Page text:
Are weak passwords putting your business at risk?
By Ray Rannala, FutureNet Group, Inc.
Verizon recently released a startling study claiming that 63% of all data breaches resulted from weak or stolen passwords. There are endless flaws in passwords that greatly increase the risk of being hacked yet so many organizations fail to take recommended measures to keep their systems safe.
While it stands to reason that passwords are critical to maintaining privacy and security, recent research has shown that the two most common passwords are (believe it or not!)
password. If you were a hacker, what would you do first? In fact, a few years ago I was sitting in a physician’s waiting room and had asked the receptionist for the credentials for the free Wi-Fi. She told me that she did not have it. For fun I entered: ID= Admin, PW= Password and I was connected. Fortunately, this network was segregated from the business network of the office, but proves my point.
Yet another problem is the fact that since employees access many sites during the course of the workday, they generally use the same password over and over again and bad ones at that. Once that password is compromised, it opens the doors to multiple sites exacerbating the problem.
Okay, now that you have heard the problem, what about a solution? Well, the first thing companies need to do is to enforce complex and long passwords for all systems accessed by employees. 10 digits composed of letters, numbers and characters is a good start. To do this password complexity checking should be deployed for access to all systems. It becomes a relatively simple task to ensure that employees follow the rules. These systems can establish a minimum length and content of the password. They can also screen out a dictionary of words like “password”! Many organizations do this already, but universal compliance is the real goal. Yet another simple and elegant solution suggested by the guy who first preached password complexity (from an NBC News article), is to string random words together like 9MonkeyBoltPie! which is statistically highly complex, yet somewhat easy to remember.
While password complexity is a solid start, once you introduce the human element, you end up with sticky notes! So much for complex passwords. A better approach is to implement multifactor identification.(also referred to as MFA-Multifactor Authentication) This is primarily used by companies where employees have access to really sensitive information. Multifactor authentication uses a secondary piece of evidence in combination with a primary password to guaranty that the person logging is in fact who they say they are. This is done using a one-time code from a token device or even a text message sent by the application to the person’s phone. Unfortunately this is a more costly and difficult system to manage, but certainly worth it to protect the treasures of the company. This is particularly important when employees access the company from the outside from say a Starbucks!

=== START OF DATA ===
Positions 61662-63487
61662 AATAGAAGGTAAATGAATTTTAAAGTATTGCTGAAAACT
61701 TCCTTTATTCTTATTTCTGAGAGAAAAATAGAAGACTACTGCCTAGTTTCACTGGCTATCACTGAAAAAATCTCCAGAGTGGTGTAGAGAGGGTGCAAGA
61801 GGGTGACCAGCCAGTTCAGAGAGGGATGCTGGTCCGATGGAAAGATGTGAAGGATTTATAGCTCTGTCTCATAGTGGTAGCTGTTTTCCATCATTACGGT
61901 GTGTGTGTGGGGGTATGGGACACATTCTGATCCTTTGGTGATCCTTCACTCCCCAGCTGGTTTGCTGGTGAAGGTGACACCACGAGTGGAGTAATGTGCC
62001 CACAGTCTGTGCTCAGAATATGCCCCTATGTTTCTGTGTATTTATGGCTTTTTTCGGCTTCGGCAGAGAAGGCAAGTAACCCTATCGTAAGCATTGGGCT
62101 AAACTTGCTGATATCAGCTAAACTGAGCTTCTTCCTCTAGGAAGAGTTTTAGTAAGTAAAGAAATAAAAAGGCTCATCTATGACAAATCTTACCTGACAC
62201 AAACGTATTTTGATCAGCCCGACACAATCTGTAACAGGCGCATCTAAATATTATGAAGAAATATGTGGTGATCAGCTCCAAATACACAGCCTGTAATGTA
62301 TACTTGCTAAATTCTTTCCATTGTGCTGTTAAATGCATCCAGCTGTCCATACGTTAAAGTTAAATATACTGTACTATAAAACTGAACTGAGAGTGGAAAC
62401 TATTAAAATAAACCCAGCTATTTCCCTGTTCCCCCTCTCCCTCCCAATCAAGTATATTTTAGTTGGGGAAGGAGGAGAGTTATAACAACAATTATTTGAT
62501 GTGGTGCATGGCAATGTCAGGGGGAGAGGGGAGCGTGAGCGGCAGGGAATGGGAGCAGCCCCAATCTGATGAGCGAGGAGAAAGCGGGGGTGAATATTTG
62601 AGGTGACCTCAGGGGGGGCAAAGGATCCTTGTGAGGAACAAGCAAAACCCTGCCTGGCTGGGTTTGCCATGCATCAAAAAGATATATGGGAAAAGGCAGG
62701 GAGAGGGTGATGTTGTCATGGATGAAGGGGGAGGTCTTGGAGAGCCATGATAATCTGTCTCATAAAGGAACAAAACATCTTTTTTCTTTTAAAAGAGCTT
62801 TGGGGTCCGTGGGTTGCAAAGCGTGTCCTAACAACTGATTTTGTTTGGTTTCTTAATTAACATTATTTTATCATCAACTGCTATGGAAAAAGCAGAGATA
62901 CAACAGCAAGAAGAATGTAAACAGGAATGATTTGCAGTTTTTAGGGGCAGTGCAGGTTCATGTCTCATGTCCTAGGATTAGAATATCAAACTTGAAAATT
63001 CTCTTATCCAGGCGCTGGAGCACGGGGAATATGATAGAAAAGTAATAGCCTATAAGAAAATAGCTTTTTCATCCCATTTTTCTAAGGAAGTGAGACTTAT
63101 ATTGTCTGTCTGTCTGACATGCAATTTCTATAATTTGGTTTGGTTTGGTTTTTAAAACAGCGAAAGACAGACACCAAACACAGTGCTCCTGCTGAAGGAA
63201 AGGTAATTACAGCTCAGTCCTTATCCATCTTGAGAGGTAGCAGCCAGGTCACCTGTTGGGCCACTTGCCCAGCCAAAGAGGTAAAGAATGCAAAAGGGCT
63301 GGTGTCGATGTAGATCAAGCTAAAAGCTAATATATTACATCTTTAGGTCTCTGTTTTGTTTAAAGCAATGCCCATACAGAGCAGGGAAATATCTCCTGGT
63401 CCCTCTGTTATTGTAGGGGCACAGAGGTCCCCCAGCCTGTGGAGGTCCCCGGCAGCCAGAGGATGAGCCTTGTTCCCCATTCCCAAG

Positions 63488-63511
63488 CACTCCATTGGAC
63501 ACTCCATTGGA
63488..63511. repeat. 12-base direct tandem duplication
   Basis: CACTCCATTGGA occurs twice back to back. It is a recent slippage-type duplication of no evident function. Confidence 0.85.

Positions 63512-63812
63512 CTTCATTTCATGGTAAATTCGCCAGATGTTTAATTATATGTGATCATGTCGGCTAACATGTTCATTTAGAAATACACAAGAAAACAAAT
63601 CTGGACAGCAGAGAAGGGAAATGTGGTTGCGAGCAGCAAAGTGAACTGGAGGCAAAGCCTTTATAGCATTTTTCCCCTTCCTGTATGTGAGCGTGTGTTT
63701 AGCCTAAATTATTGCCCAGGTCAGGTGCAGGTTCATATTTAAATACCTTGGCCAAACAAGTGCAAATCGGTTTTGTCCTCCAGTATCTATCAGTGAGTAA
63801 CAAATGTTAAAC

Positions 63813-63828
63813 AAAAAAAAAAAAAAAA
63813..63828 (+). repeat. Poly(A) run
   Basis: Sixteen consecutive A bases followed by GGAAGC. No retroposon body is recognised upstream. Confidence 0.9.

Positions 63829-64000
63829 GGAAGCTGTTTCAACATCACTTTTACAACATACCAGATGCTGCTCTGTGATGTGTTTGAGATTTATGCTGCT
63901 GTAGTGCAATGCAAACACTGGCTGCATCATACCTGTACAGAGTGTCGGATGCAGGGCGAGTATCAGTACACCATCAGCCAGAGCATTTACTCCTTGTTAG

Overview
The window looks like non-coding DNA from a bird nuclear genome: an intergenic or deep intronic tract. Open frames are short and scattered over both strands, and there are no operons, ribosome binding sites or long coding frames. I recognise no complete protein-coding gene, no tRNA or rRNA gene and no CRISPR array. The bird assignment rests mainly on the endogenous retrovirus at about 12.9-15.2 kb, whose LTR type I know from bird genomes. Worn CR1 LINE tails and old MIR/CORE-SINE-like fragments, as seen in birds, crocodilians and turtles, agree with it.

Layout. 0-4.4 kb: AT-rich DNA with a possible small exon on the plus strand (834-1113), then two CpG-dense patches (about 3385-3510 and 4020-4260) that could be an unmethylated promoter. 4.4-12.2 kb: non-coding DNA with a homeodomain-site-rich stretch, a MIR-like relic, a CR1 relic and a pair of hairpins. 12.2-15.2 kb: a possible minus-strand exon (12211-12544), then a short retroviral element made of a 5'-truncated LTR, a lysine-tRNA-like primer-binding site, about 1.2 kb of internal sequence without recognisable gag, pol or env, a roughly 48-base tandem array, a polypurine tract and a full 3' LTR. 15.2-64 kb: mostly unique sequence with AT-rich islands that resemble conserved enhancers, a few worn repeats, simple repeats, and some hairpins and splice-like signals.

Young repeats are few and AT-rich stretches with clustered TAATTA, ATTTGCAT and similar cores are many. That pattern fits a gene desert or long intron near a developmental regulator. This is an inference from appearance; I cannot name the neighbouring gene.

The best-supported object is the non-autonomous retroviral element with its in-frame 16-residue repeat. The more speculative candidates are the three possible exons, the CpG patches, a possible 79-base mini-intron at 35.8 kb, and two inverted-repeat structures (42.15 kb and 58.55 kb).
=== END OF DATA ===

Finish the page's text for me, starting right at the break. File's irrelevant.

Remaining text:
A third and possibly more palatable solution for employees is the use of a Password Vault. These applications help folks store and manage their passwords. They encrypt the user’s passwords and only grant access via an extremely strong
Master password. This system allows a user to create highly secure passwords (say 30 digits with 8 characters and 9 numbers) because the user never needs to re-type them once in the vault. Nice huh! This is becoming a more widely used strategy because it is effective, easy to use and mostly safe. I recently read that nearly 1/3rd of firms polled say that they have deployed password vault technology for their employees. This makes good sense.
I strongly recommend that users and organizations take a close look at their password strategy and make certain that you have a policy that works for you! Like I recently heard…
Passwords are like underwear, you should change them regularly, keep them private and never show them to anyone!
FutureNet Group offers a broad range of solutions to protect businesses from a wide range of cyber-attacks including managed security services and cyber assessments to name just a few. We can also provide your organization with education to create awareness for your colleagues, senior management or decision makers. To contact us, call our main number 313.544.7111 or you can reach me directly at 727.410.8344 (email@example.com) to discuss possible vulnerabilities and challenges your company may be facing and strategies we can employ to secure your business.
FutureNet Group has built a long term trusted relationships with organizations like the Department of Defense, many Federal agencies, and large corporate enterprises by providing a broad range of highly effective security solutions.